Wednesday, September 24, 2014

The White Queen


In 1464, the War of the Roses between the Houses of York and Lancaster is in its ninth year.  Although the sly Earl of Warwick has succeeded in having the easily-controlled Edward IV of York crowned, all his work could be undone when the new monarch falls in love with Elizabeth Woodville, a commoner.  This BBC adaptation of Philippa Gregory's series, The Cousin’s War, follows the women caught up in the battle to be the rightful king of England.
This show was commissioned by the BBC and aired in the UK first.  However, an 'uncut' version of the show was later shown by Starz in the US.
(From TV.com)


 Having read Philippa Gregory’s Cousin War Series (The White Queen, The Red Queen, and The Kingmaker’s Daughter), I was over the moon excited to find that Starz and BBC had created a made for TV series sculpted after the novels. With Philippa Gregory as executive producer, I hoped that the series would run true with the books, and I was not disappointed. Set in late 1400’s England, The White Queen brings viewers inside the intriguing and secretive world of the York and Lancastrian dynasties. Starting with the chance meeting of Elizabeth Woodville and Young King Edward, The White Queen depicts the a more intimate side of the English court. The series allows the viewer to catch a glimpse of the ethereal royals in very earthly and precarious situations ranging from adultery, jealous rages, and blissful unions.

 To draw comparisons between the books and the series, one would assume, would cause me to find great fault where actor choice and scene selection are concerned. Surprisingly, that did not occur. The choice of actors for the roles of  Queen Elizabeth Woodville, Richard Duke of Gloucester, (later King Richard III), Anne Neville, and Lady Margaret Beaufort were exceptionally true to their descriptions in the books, leaving me to wonder if someone was spying on my mind’s eye as I read the novels. I was particularly thrilled that the scenes from the books that were omitted in the series were few, and those included were taken directly, word for word, from the pages of the three novels. My only criticism is the manner with which the series ends. Originally, the White Queen was to have multiple seasons in order to encompass the breadth of material in the novels. After mixed reviews on the BBC, the series was pulled, leaving those who have not read the books at the edge of an exceedingly lofty cliffhanger. With that said, it was an appropriate place to end had another season been in the works. My suggestion would be to read the three novels, or her entire Cousins War series if you are feeling adventurous, and then watch the series. Doing so will give you a greater appreciation for the close relationship between what was written and what was shown, as well as not leaving you wanting when the series is over. I give this series four stars. It could easily have been a five if the series had not been canceled. The books, however, get a resounding and bold five stars!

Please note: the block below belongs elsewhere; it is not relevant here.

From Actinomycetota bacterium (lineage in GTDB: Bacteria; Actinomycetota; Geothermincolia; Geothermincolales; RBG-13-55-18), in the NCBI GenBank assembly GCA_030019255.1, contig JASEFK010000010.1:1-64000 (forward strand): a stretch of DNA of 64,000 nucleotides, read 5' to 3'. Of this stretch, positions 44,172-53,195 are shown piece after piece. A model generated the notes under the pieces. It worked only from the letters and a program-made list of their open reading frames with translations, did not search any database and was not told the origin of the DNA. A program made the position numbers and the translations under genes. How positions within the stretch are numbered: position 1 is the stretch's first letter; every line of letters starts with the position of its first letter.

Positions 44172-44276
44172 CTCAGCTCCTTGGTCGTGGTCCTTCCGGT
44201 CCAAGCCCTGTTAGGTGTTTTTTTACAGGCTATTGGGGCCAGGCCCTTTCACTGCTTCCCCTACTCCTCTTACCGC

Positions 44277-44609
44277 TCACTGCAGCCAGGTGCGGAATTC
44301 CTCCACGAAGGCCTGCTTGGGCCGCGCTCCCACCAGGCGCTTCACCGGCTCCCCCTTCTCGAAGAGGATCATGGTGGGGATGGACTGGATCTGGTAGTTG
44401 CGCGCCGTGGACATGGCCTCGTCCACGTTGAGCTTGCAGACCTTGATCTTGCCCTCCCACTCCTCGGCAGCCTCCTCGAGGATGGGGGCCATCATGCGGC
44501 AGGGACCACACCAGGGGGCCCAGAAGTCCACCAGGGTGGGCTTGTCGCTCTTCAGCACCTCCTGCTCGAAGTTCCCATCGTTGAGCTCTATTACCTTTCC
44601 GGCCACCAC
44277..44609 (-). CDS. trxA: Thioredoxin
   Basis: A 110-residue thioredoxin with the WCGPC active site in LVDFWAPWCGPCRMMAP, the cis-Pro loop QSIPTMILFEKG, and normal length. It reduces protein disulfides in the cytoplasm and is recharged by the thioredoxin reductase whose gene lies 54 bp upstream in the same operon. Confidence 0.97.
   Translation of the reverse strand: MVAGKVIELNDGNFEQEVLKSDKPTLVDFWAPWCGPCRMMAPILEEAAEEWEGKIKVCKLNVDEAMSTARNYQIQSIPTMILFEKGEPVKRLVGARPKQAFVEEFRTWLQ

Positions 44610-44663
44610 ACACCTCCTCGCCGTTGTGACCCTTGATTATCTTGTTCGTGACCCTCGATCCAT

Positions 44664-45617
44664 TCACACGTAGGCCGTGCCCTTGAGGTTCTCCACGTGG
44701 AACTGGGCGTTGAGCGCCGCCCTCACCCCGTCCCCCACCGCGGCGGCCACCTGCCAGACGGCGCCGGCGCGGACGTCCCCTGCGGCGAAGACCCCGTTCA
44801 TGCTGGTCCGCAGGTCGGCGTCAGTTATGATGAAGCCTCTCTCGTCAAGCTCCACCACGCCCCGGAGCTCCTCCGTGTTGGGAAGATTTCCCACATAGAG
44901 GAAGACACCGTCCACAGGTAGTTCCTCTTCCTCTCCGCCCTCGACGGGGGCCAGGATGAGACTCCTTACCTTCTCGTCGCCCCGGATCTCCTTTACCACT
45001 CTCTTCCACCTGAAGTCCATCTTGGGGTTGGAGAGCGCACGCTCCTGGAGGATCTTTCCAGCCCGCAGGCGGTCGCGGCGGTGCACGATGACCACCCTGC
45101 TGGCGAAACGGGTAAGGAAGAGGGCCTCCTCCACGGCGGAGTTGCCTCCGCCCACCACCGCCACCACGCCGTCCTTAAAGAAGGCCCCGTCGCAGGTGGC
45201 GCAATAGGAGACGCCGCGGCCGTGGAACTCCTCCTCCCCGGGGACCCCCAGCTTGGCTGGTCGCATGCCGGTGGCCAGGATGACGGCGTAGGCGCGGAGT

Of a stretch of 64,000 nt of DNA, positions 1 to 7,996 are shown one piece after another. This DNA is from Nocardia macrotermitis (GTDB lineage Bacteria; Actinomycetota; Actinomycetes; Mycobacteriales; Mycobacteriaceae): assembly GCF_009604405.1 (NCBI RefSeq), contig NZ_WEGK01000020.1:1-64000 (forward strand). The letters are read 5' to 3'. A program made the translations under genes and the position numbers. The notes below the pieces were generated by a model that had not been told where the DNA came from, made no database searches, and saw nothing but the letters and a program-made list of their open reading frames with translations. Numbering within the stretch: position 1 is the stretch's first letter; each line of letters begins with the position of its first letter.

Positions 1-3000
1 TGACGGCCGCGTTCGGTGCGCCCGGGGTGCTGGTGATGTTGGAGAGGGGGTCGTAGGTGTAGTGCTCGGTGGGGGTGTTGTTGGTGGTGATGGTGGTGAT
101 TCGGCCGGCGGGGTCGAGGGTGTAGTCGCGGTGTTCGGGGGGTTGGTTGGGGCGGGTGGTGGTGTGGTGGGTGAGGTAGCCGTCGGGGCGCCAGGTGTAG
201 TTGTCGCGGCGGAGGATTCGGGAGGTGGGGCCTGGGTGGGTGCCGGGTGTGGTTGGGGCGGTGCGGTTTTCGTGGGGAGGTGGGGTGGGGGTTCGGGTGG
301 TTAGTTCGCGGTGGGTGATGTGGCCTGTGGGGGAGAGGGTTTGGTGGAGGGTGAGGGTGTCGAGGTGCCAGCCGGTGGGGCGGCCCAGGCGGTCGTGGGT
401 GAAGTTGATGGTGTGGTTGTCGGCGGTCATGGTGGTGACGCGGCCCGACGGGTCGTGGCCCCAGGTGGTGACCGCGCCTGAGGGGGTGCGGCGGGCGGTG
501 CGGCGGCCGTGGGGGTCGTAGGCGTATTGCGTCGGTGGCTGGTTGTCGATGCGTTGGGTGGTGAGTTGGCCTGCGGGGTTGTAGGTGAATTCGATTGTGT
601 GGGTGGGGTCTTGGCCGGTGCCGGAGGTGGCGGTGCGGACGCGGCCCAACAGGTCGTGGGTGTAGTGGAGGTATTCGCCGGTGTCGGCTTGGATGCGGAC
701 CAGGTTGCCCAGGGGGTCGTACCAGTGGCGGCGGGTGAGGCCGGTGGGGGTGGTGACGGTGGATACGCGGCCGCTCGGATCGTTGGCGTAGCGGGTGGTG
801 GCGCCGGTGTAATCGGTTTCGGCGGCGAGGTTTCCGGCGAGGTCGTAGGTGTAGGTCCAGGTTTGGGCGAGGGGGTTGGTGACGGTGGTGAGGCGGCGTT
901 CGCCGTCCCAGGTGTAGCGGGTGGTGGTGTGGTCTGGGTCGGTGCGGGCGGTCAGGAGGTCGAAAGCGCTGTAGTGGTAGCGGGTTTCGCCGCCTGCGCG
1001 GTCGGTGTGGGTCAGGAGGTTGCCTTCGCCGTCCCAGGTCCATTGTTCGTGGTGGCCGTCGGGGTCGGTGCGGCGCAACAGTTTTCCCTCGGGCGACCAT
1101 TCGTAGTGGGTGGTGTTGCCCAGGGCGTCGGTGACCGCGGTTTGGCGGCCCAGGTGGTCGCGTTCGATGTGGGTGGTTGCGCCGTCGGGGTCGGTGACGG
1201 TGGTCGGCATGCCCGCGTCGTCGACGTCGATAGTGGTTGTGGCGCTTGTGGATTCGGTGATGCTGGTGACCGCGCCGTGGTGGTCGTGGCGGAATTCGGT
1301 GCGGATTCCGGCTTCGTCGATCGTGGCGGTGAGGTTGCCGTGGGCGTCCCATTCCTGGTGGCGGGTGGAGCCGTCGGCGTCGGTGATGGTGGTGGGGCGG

No comments:

Post a Comment